Tomorrowland isn’t a cheap festival. It’s the biggest and most famous in europe but is it worth your money? Let’s discuss it in this tomorrowland review.
The double-header weekender in Boom, Belgium boasts some of the biggest and most elaborate stages in the world – from giant smoke-billowing dragons, to a huge aquatic main stage, complete with floating mermaid dancers, huge water jets and mist-cannons to cool down sweaty revellers.
This is by no means new news to the temporary residents of Tomorrowland, as that’s exactly why so many desperately try to land a spot at the sought-after festival every year. Trekking across the site to its sixteen – yep, SIXTEEN – huge stages and host of smaller bars is nearly impossible to tick off in a single day.
But the sheer outlandishness of the event doesn’t end with its stages. Fans who splash out for the famed comfort passes unlock a whole wonder of glitzy perks, which make VIP areas at UK festivals look positively bleak.
Perhaps the greatest of these was a raised viewing platform at the main stage, complete with jacuzzis, complimentary swimsuits and free food. Plus massage chairs and screens to watch the action on while you’re relaxing.
Meanwhile, the Organ of Harmony stage slaps a giant swimming pool and bar next to the main stage, along with its own live band and party vibes akin to the swankiest Ibiza pool party imaginable.
But that’s not all. Tomorrowland prints a daily newspaper about the festival’s events, hosts daily West End-style opening ceremonies explaining the year’s elaborate theme – The Story of Planaxis – and even houses a Coachella-esque ferris wheel, overlooking the festival, which is astoundingly free of charge.
Extra flush members of the crowd can also sign up to visit a Michelin Star restaurant overlooking the festival site. Or visit the B-EAT stage, hosted by Las Vegas’ tourism board, which shipped over some of the city’s best chefs with a group of top DJs.
The mini-events included celebrity chef and owner of Morimoto Restaurants, Masaharu Morimoto, who joined a host of others to prep food in hour-long slots for a tasting menu that included waffle sashimi, king crab navet and crab agnolotti.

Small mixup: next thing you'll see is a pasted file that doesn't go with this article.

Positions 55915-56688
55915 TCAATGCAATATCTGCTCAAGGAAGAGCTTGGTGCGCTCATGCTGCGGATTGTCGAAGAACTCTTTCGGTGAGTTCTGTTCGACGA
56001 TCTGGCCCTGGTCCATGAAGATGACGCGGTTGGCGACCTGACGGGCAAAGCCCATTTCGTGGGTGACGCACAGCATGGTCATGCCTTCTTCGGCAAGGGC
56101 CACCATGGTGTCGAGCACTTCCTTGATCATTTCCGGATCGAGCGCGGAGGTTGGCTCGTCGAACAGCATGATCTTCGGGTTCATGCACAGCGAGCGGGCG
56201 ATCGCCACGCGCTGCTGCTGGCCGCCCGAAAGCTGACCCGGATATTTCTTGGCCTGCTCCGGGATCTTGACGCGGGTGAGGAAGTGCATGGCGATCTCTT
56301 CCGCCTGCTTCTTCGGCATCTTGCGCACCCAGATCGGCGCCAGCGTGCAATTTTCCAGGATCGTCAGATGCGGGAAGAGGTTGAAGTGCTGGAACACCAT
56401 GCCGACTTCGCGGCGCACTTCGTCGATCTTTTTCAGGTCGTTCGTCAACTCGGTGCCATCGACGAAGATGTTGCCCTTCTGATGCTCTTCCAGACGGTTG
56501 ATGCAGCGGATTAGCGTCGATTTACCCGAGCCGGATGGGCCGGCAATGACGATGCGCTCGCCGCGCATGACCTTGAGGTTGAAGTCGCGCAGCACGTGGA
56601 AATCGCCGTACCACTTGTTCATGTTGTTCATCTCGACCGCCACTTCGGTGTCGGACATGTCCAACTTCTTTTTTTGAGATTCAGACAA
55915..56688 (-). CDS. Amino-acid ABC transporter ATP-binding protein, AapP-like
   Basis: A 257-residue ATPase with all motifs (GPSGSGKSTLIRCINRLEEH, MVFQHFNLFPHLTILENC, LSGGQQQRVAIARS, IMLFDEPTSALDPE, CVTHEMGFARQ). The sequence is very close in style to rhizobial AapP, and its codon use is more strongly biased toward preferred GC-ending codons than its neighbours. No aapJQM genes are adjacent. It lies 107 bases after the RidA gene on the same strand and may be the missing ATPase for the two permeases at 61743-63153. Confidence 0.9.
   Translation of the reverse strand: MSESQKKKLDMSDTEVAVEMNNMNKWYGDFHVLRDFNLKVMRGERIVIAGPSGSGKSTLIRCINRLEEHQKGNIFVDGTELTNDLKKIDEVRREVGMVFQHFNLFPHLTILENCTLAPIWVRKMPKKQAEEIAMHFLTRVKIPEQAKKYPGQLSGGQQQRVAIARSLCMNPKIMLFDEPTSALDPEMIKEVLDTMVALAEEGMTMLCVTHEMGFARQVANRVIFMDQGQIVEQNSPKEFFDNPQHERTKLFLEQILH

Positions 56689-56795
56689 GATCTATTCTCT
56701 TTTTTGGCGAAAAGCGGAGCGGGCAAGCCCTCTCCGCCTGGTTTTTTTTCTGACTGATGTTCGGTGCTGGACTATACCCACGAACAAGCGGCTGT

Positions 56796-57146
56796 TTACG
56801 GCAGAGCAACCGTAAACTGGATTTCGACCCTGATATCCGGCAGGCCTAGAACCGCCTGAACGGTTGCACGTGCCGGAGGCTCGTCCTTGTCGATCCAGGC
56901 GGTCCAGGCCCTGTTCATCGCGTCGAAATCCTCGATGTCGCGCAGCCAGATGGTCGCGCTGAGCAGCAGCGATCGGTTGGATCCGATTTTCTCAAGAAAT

All of this madness and we have yet to even touch upon the music on this Tomorrowland review. Tomorrowland is the premiere dance music festival in the world, so much so that it’s live-streamed to several other cities around the world with their own pop-up stages, including Abu Dhabi, Taiwan and Italy.
Stand-out performances from 2018 included Salvatore Ganacci manic dancing to his own set. Plus emotional tributes to Avicii – who died earlier this year – from the likes of Axwell and Ingrosso, Hardwell and Angemi.
Additionally, Craig David presents TS5 was utterly slick as ever and Fatboy Slim’s Saturday night headline slot at The Freedom Stage had one of the largest crowds we saw during the festival. While Netsky and Armand van Helden both put out very solid sets to masses of dancing fans.
Sadly, the only thing crazier than the stages at Tomorrowland is the prices. The festival has its own magical currency – Pearls – which equated to around 1.60 Euro each, and drinks could set you back anything from 3-12 Pearls, while food ranged from 4-12.
This is forgetting the lofty camping packages, which charges fans extra just to sleep in on-site at Dreamville. Alternatively, festival-goers can opt for Global Journey options, which include dedicated flights, buses or trains to the festival, along with accommodation in very swanky hotels and even launch parties. However, all of these extras will add hundreds or thousands of Euros onto the basic ticket price of 225-281 Euro, or 380-496 Euro for their VIP Comfort Pass.
Nevertheless, the festival has undoubtedly cracked its high-end, albeit gentrified, market with the huge staging, VIP upgrade options and flashy extras and spin-off events, which now include the newly-announced Winter Edition in Alpe d’Huez, France, which will feature skiing options, too.
Another thing that separates the festival from the UK’s scene is the super-friendly mantra and ethos ebbing through it. You’re less likely to find drunken louts throwing cups of suspiciously warm beer and much more likely to be gifted a hug, free friendship band or delightful conversation from another festival-goer keen to chat about the country on your flag, which numerous fans proudly carry on their back.
As numerous UK festivals struggle to sell out until the last minute, or at all, Tomorrowland remains an astounding, inimitable and sought-after event, which is probably even harder than Glastonbury to snag passes to. So if you want to be there in 2021, you better start saving now…
We hope you find usefulness in this tomorrowland review. Enjoy your festival!